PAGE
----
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Is your doctor’s behavior unethical or unprofessional?

By Catherine DeAngelis

Photo by Mercy Health, CC BY 2.0, via Flickr.
Doctors and residents working with patients at the JFK clinic in St. Louis. Photo by Mercy Health, CC BY 2.0, via Flickr.
During a difficult operation on a patient, a surgeon is handed the wrong instrument by the nurse assisting him. He screams at the nurse, “You gave me the wrong thing,” and throws the instrument across the room. The nurse immediately hands him the correct instrument, but she feels humiliated and the rest of the surgical team become anxiously fearful of another outburst. This scene is repeated all too often in hospitals, and the anxiety provocation in members of the health care team can lead to poor patient care. Is such behavior unethical or unprofessional — and is there any real difference between the two?

At some point in his or her life, virtually every person will require the care or assistance of a health professional. It is reasonable to expect that physicians, nurses, and all others who contribute to health care, will act professionally. Note that I did not say ethically, but professionally; for example, the behavior of the surgeon cited above was not unethical, but certainly unprofessional. Physicians are capable of acting unprofessionally, but cannot act unethically, as ethical standards are part of their profession. Therefore, it behooves all patients to educate themselves on what constitutes “professional” and “unprofessional” behavior for those involved in health care.

First, consider that it takes a team to care for patients, and that not all team members are considered members of the same profession. For instance, almost everyone can identify physicians and nurses as health professionals, but many other health team members also belong to different professions that have different professional standards. Others members of the team can include physicians, nurses, public health practitioners, dentists, pharmacists, social workers, lawyers, clergy, economists/businesspersons, and ancillary service persons, such as those who provide nutrition and maintenance of the environment (can you imagine a clinical setting without a maintenance group to assure cleanliness and functioning of the equipment?).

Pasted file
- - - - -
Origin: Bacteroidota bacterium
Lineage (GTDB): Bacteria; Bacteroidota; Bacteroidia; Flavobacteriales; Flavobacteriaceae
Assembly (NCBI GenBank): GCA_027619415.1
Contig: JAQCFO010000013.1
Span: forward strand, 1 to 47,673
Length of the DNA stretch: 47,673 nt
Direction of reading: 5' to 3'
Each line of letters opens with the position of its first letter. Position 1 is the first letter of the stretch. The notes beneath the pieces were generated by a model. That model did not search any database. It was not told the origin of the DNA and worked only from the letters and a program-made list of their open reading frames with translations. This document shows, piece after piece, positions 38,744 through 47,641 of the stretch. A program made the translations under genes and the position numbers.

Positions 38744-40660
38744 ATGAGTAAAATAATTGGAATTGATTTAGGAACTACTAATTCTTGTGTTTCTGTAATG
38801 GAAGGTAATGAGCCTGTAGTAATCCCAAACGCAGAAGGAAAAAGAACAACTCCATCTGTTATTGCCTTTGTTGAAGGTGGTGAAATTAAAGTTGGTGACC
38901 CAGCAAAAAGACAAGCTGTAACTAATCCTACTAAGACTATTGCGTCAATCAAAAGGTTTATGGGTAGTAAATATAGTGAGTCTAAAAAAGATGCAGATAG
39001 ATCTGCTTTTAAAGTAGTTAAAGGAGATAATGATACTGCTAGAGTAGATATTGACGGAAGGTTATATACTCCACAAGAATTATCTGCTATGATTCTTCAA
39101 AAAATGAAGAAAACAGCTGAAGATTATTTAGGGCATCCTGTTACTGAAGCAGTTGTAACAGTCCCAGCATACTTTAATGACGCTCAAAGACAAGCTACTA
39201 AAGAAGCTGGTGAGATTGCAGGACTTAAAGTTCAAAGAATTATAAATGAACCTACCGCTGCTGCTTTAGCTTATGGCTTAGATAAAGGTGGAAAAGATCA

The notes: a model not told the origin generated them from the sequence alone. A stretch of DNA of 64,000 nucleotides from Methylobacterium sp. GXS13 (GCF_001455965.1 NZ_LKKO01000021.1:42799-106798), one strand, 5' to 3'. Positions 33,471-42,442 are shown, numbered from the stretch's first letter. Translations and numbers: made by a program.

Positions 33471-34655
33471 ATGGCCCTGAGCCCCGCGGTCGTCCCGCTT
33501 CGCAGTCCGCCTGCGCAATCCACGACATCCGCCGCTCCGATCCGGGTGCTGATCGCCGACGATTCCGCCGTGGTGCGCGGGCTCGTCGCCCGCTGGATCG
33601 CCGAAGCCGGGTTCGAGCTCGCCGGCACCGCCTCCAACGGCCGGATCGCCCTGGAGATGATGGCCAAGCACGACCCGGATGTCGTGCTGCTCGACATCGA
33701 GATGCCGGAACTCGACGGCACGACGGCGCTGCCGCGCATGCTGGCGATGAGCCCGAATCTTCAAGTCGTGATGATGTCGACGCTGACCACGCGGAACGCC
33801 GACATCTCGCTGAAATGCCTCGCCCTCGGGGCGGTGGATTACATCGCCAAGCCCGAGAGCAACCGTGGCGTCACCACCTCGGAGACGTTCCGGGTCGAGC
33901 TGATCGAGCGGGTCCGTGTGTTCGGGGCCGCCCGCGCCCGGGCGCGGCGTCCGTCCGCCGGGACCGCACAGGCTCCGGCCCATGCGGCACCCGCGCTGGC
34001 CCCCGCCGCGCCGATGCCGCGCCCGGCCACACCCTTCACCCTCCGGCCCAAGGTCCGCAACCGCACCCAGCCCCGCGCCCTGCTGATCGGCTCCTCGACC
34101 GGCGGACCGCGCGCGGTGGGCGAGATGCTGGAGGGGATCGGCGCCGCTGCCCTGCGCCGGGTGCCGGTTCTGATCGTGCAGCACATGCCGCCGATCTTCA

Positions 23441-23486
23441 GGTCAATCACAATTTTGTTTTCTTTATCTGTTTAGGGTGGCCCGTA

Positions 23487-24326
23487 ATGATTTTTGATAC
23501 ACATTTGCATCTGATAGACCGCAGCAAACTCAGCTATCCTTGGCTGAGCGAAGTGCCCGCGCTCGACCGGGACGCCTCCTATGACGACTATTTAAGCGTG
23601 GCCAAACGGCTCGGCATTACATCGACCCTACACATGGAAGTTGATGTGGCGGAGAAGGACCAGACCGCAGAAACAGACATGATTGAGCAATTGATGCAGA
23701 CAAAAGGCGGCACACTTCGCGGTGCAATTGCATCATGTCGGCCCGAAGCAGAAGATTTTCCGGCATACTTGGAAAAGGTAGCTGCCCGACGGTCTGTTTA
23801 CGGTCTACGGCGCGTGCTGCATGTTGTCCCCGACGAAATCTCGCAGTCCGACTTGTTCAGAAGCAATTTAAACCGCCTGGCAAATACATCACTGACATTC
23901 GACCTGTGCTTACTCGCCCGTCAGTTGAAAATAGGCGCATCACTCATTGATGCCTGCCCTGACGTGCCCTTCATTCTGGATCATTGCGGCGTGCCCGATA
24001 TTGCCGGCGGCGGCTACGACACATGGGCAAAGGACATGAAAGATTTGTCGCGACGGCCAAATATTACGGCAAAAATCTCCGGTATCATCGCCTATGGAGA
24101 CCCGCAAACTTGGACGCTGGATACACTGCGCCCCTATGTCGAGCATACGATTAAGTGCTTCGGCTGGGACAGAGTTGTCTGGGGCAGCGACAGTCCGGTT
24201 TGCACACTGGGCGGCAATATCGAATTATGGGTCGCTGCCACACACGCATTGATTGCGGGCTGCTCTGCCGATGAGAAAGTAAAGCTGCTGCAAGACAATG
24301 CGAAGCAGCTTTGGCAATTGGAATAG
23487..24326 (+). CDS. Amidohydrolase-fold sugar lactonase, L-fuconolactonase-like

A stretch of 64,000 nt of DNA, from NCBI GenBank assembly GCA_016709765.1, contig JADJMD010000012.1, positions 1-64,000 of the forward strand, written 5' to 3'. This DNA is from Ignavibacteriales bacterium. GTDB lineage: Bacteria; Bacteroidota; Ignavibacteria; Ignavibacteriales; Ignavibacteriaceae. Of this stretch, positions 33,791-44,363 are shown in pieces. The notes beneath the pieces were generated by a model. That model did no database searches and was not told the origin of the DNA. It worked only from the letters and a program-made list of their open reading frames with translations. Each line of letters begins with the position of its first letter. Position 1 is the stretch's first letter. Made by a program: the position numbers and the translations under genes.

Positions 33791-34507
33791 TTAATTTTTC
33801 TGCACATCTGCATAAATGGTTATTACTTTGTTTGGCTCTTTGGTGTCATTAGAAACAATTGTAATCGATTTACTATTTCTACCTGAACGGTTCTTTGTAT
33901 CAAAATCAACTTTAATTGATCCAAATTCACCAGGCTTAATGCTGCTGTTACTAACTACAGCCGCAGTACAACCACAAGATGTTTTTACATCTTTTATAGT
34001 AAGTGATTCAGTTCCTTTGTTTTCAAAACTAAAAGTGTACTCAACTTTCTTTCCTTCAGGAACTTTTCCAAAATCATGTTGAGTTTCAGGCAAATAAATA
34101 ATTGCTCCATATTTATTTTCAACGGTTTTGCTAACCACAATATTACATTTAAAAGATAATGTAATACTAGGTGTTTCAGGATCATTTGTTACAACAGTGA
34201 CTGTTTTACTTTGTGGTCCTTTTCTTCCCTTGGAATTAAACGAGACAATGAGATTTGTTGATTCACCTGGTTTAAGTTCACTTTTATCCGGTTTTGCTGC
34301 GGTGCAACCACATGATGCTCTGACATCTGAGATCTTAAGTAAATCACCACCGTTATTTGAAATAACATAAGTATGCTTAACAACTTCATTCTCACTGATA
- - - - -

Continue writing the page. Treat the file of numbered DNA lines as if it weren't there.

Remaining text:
It is critical for patients to distinguish between differing standards of professionalism, depending on the specific health team member involved in their care. This enables patients to have reasonable expectations for the way they should be treated by health professionals – before, during and after their treatment. But how many real or potential patients actually know the professional standards of those who will care for them? Probably very few, although most have expectations for how they believe a health professional should behave. Most people would probably have some idea of the Hippocratic oath for physicians, but not many actually have read it and understand what it means. Similarly, most have heard of Florence Nightingale, but few know about how she laid the foundation for professional nursing and that a Florence Nightingale Pledge exists.